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Tech and Toxicity: Is Social Media Dangerous for Young Men?

By: Sophie Wood

The phrase “Toxic Masculinity” has become quite the talking point across social media over recent years, but what does it actually mean?

It is important when discussing the realm of masculinity to differentiate between what is referred to as “toxic”, and what is considered “healthy”. This popularised concept of toxic masculinity specifically refers to “the constellation of socially regressive traits that serve to foster domination, the devaluation of women, homophobia, and wanton violence”, as defined in the Journal of School Psychology. There is a focus on stereotypically masculine traits of dominance, aggression, and a lack in display of emotion such as sadness or pain. There have been several studies into the repercussions of this “Alpha Male” mindset, as well as plenty of concerns due to its recent popularisation through virtual platforms which glorify it.

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What’s so bad about it?

As highlighted by the research of Frackowisk-Sochanska in 2021, the fear that this form of masculinity produces relates back to the idea of demonstrating weakness. Strong men are preached to be those who repress emotions, as to be emotional is to be feminine. Instead, men are coaxed into the “boys don’t cry” mentality, which unfortunately can manifest itself in different behavioural forms. When struggling emotionally, men are more likely to engage in risk-taking or dangerous behaviour, aggressive outbursts, and substance abuse. Through the continual repression of emotions in such a way, men and boys are also less likely to be able to actually detect within themselves whether they are experiencing depressive symptoms, consequently reducing the likelihood of them asking for support. In a distressing statistic, during 2021 men were over three times as likely to commit suicide per 100,000 people as women in the United Kingdom; A statistic which is not aided by the repressive effects of toxic masculinity.

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Why has it blown up over recent years?

Since the Covid-19 pandemic, many have turned to the viewing and production of online podcasts for entertainment. A genre of podcasts which has rapidly gained popularity, is the male-empowerment category. Though the intention of this subcategory appears to be uplifting, a variety of different social media platforms have been flooded with messages from influencers preaching that the key to male happiness is power, money, and a submissive array of women. One of the most controversial, yet well-known influencers is that of Andrew Tate. Tate, the once professional kickboxer and self-professed misogynist, is a social media influencer who centres content surrounding male empowerment. This vision of male empowerment however, revolves around the utilisation - often encompassing the violence and sexualisation - of women, as well as the necessity of obtaining power and wealth to be considered anyone of “high value”. The podcaster repeatedly exemplifies his degrading views of women through the repeated use of profane nouns in their description, his evidenced disregard for female bodily autonomy, and the admittance that he would encourage young women to produce sexual content in exchange for currency whilst reaping the financial gain for himself. The spread of these declarations across social media ultimately lead to his removal from the platforms Instagram, Facebook, Youtube, and Tiktok for not complying with guidelines, though not before gaining a mass following. The consequence of this mindset is witnessable also in the several charges the influencer was recently convicted of, including: forming an organised crime group to sexually exploit women, rape, and human trafficking.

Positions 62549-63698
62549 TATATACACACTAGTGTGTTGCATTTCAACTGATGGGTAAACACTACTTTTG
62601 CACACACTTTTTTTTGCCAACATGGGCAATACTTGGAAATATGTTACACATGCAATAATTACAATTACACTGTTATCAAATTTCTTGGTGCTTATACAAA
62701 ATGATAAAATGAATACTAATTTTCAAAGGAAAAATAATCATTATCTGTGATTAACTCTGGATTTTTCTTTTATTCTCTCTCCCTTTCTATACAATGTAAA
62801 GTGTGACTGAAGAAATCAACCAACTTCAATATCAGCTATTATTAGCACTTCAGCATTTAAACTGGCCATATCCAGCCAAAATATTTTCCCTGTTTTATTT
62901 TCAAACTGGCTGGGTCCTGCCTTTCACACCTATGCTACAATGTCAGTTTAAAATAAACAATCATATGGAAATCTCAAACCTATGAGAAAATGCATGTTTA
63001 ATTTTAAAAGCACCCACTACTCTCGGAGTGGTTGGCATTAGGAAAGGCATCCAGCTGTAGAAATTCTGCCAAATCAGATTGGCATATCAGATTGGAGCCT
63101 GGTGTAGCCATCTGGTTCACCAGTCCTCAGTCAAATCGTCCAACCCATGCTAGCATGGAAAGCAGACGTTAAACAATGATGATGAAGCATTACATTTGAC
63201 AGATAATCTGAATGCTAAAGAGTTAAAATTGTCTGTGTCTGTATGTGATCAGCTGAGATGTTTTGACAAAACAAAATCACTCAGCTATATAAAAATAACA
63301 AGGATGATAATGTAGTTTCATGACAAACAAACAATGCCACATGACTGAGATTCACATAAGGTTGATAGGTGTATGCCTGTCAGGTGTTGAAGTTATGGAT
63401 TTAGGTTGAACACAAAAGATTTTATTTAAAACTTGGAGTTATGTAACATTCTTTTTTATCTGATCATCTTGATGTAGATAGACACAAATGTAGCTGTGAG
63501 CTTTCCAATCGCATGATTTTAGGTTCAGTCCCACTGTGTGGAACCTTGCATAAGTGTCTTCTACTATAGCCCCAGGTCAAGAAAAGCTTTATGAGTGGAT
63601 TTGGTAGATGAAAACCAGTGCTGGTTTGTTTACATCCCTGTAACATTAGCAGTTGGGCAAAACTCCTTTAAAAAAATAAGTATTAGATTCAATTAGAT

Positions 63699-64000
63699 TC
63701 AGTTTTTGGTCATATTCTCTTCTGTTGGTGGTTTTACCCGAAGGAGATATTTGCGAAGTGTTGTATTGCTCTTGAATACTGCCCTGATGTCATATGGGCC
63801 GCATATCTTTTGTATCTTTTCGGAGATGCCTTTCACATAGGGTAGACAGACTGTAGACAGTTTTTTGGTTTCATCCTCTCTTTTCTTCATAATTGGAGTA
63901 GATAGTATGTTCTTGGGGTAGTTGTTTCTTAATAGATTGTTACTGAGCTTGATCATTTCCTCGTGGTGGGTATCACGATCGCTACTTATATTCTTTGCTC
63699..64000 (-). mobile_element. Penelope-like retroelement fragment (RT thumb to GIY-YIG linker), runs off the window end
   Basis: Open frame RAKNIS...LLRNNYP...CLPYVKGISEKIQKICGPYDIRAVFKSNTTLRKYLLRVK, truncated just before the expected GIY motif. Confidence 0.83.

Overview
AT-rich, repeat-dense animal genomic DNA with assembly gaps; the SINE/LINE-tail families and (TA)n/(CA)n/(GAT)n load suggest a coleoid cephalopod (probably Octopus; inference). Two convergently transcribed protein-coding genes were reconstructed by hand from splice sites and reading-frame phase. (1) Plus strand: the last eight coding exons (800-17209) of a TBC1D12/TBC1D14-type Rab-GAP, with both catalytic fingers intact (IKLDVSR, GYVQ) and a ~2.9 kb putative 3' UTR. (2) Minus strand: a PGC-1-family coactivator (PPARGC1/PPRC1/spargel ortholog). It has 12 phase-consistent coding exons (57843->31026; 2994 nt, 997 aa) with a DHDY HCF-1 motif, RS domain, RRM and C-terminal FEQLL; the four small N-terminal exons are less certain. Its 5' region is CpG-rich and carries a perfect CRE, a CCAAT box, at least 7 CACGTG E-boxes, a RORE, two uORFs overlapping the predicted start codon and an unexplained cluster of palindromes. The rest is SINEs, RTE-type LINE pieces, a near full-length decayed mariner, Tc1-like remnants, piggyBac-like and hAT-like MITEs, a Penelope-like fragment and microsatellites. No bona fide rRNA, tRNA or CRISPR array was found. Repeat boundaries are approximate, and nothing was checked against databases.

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Many who are supportive of Tate and influencers preaching similar messages, claim to have been first intrigued by ideas appealing to those struggling with issues of loneliness, low-self confidence, and involuntary celibacy (a group otherwise referred to as “incels”). This demographic are shown messages revolving motivation, and self-improvement - messages which are then integrated with displays of misogyny, and hypermasculinization. Many fear that this perspective is dangerous not only for the mental health of men and boys, but for the safety of women and girls, as this misogynistic point of view is already teaching those that subscribe to it a dangerous message.


Frackowisk-Sochanska, M. (2021). MEN AND SOCIAL TRAUMA OF COVID-19 PANDEMIC. THE MALADAPTIVENESS OF TOXIC MASCULINITY. Society Register, Vol. 5(1), p.73-94. Ingram, K. M. Davis, J. P., Espelage, D. L., Hatchel, T., Merrin, G. J., Valido, A., Torgal, C. (2019). Longitudinal associations between features of toxic masculinity and bystander willingness to intervene in bullying among middle school boys. Journal of School Psychology, Vol. 77, p.139-151. Office for National Statistics via Samaritans: suicide-data/

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